Have you ever done this? You take a test, but aren’t happy with your score, so within a week or so, you take another test.
Bad move! First, you already have all of the info that you need in that first test; your skills aren’t going to change radically in a week. You just wasted 4 hours of valuable study time (not to mention, one of your limited practice tests!) in order to get the same data that you already know.
Alternatively, have you read online that someone out there took 14 practice tests in a 6-week period and swears by this method of studying because he then got a 760? If you do just what he did, you’ll get a 760 too!
Sadly, there’s a very good chance you won’t. Do you remember that one kid from your school, the one who was always excited when the standardized test days came around? She was super annoying because she just did well on these tests “naturally” and she actually liked taking them. (Yes, that was me.)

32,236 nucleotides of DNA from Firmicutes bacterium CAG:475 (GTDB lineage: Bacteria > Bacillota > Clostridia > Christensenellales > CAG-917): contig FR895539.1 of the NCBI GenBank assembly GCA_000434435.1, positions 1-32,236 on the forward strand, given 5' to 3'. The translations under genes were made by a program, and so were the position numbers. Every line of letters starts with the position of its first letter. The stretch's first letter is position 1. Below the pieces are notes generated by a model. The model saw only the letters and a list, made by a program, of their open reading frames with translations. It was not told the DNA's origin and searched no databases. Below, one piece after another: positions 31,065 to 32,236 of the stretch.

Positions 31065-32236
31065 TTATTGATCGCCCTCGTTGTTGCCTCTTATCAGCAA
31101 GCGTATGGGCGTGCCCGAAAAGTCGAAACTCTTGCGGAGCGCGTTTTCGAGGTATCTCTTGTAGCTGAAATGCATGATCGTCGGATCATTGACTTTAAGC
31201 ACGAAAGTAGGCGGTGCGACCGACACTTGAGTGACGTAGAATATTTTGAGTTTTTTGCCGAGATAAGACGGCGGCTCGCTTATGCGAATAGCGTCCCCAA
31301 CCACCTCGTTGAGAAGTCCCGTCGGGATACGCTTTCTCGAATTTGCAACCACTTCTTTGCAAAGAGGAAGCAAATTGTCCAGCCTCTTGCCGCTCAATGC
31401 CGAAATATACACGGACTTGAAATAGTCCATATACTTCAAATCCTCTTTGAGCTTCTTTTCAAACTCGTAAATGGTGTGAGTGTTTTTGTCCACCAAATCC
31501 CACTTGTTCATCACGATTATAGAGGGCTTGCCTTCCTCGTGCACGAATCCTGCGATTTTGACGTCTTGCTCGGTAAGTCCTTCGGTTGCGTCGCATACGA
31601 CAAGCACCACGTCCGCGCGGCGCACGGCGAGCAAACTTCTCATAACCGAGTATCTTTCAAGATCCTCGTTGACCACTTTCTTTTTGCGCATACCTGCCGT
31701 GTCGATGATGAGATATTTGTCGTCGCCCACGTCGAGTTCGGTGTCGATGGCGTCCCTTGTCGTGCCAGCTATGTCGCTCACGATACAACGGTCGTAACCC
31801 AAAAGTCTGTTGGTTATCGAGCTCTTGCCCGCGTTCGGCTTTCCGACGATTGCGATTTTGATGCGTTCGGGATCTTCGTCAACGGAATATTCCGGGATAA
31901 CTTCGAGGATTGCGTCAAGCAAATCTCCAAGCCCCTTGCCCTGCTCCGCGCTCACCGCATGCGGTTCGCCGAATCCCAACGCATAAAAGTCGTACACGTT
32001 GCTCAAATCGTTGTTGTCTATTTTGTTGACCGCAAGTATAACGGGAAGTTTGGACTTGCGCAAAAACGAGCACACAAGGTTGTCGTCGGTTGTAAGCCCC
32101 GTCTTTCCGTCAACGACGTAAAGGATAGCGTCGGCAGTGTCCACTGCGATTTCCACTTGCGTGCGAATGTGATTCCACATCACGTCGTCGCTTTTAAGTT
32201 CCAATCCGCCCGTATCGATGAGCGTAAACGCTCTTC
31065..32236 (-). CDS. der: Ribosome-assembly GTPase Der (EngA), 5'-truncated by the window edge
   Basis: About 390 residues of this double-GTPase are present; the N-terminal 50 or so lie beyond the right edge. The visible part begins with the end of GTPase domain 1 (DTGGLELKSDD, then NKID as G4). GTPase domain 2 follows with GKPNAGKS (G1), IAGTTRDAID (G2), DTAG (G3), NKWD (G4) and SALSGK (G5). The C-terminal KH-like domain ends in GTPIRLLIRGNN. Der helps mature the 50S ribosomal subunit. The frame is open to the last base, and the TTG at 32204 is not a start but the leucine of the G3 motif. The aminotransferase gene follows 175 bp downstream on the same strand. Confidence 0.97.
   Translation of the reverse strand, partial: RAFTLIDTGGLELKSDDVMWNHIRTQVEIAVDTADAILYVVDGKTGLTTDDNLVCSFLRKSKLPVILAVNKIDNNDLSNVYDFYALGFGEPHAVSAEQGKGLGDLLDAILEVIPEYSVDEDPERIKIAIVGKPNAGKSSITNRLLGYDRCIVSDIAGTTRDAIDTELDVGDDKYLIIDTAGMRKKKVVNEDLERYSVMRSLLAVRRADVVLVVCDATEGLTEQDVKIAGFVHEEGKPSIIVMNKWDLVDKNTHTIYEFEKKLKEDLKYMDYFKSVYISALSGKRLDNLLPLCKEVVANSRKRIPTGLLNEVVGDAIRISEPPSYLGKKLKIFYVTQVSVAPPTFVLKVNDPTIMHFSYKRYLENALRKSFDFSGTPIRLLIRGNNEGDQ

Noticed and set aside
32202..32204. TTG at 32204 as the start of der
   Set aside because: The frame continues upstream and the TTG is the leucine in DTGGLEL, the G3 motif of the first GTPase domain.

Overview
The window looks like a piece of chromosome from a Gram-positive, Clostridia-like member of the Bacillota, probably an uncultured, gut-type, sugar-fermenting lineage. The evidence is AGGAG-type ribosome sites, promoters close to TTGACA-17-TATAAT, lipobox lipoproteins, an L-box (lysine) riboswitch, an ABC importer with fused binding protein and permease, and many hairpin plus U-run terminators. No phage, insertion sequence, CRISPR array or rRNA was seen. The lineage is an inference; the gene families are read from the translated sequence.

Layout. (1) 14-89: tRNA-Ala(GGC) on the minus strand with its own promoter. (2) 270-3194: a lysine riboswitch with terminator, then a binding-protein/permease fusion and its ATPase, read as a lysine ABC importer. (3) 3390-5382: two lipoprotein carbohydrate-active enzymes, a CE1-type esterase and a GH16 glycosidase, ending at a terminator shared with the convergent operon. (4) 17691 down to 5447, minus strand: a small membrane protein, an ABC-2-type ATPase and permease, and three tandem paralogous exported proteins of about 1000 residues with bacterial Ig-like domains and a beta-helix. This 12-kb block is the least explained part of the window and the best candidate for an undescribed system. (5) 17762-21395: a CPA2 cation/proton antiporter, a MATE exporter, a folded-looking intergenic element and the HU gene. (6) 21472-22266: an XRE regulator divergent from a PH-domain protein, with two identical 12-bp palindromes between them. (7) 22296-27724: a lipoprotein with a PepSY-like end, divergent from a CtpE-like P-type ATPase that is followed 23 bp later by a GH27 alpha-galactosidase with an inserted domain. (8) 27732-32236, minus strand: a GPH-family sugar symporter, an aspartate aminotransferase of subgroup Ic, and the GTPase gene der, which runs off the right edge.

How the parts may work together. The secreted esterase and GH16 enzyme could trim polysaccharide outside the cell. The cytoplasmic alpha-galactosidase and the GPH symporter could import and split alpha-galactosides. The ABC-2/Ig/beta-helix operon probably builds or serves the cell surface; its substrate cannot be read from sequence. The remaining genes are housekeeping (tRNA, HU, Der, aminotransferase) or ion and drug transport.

Here’s the thing: if these tests already just “make sense” to you, then sure, the brute force approach is likely to work. The thing is: those of us who can do this ARE actually analyzing this stuff just as much as you need to, but we do so more quickly than most, and almost without being aware that we’re doing it. The brute force method works for perhaps 1% of the population and if it were going to work for you, you’d already know it.
The first step, then, is to make this mindset switch: you’re going to use your CATs to practice what you’ve already learned and to provide data to help you continue to learn after the CAT is over. You should be able to find a bare minimum of 2 weeks’ worth of things to do based on your assessment of one CAT. That takes us to step #2…
#2 Use your CATs to learn your Strengths and Weaknesses
Sometime early on in your study, you’re going to take a practice test. Don’t put this off! You need to know your strengths and weaknesses so that you can set up your study plan and prioritize the right things.
My GMAT students are often surprised when I advise them not to take a practice test.